self.fsEventProducer, self.fsEventConsumer = self.gFsNotifier.start()


    def _onLogConfigChanged(self):
        self.rootLogger.info('Log file config has changed - examining the changes')
        newLoggingConfig = Config(self.resourcesDirectory, [self.loggingConfigFileName]).config.get('LOG')
        self.logHandler.onLoggingConfigChanged(newLoggingConfig)

Once I have the new log file config I can wire in the right logging level for each logger from config. I just wanted to share the answer and it might help someone if they are trying to use it with gevent.

2

This might be what you are looking for:

import logging
logging.getLogger().setLevel(logging.INFO)

Note that getLogger() called without any arguments returns the root logger.

0

Depending on your app, you first need to find a way for reloading that file or resetting the log level based on your own config file during execution.

Easiest way would be to use a timer. Either use threading to do that, or make your async framework to do that (if you use any; they usually implement it).

Using threading.Timer:

import threading
import time


def reset_level():
    # you can reload your own config file or use logging.config.fileConfig here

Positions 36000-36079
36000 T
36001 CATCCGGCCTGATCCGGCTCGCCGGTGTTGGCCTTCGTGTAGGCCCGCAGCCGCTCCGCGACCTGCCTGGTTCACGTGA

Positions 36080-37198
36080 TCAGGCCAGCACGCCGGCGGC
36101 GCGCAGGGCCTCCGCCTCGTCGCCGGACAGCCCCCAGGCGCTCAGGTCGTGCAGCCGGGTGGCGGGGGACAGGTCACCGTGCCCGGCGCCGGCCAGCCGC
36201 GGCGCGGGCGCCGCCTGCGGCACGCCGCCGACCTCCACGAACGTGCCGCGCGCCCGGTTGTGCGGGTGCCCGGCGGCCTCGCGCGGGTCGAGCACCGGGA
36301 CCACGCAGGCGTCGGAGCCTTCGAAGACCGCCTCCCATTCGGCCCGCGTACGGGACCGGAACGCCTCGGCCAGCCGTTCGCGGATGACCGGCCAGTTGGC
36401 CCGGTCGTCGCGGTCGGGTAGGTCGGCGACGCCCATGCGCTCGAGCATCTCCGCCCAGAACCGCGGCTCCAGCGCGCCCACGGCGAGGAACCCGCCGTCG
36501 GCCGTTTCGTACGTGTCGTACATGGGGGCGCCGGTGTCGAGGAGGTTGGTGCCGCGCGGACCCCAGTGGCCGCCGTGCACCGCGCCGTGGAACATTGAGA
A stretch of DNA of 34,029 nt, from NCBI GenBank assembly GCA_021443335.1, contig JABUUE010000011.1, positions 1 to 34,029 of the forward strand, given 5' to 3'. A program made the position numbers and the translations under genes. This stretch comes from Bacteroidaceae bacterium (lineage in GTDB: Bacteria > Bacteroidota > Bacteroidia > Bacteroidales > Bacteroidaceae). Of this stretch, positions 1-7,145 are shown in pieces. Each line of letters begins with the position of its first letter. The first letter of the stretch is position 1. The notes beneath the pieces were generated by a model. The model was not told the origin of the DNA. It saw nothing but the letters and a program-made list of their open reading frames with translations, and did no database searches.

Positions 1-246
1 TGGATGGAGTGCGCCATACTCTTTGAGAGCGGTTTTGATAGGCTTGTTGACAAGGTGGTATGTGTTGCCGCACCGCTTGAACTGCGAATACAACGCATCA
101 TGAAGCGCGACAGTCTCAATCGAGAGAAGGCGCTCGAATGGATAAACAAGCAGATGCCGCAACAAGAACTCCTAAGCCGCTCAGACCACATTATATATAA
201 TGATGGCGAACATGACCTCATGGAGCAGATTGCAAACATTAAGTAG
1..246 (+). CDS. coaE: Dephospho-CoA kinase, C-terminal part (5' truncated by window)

print 'Something else'
    pass


t = threading.Timer(10, reset_level)
t.start()

while True:
    # your app code
    print 'Test'
    time.sleep(2)

Output:

Test
Test
Test
Test
Test
Something else
Test
Test

Update: Please check the solution proposed by Martijn Pieters.

  • I don't think this fully answers the question. – Jace Browning Jan 4 '15 at 1:35
  • I've used the above solution and the problem i'm facing (on rhel5 with python 2.4.3 and using ConcurrentLogHandler) is that for every reload of the config file, it add's a file handle and after running for a while it throws a "Too many open files" exception. So i agree with Travis Bear that the anwser from Martijn Pieters should be the accepted one. – Fabian76 Apr 30 '15 at 7:14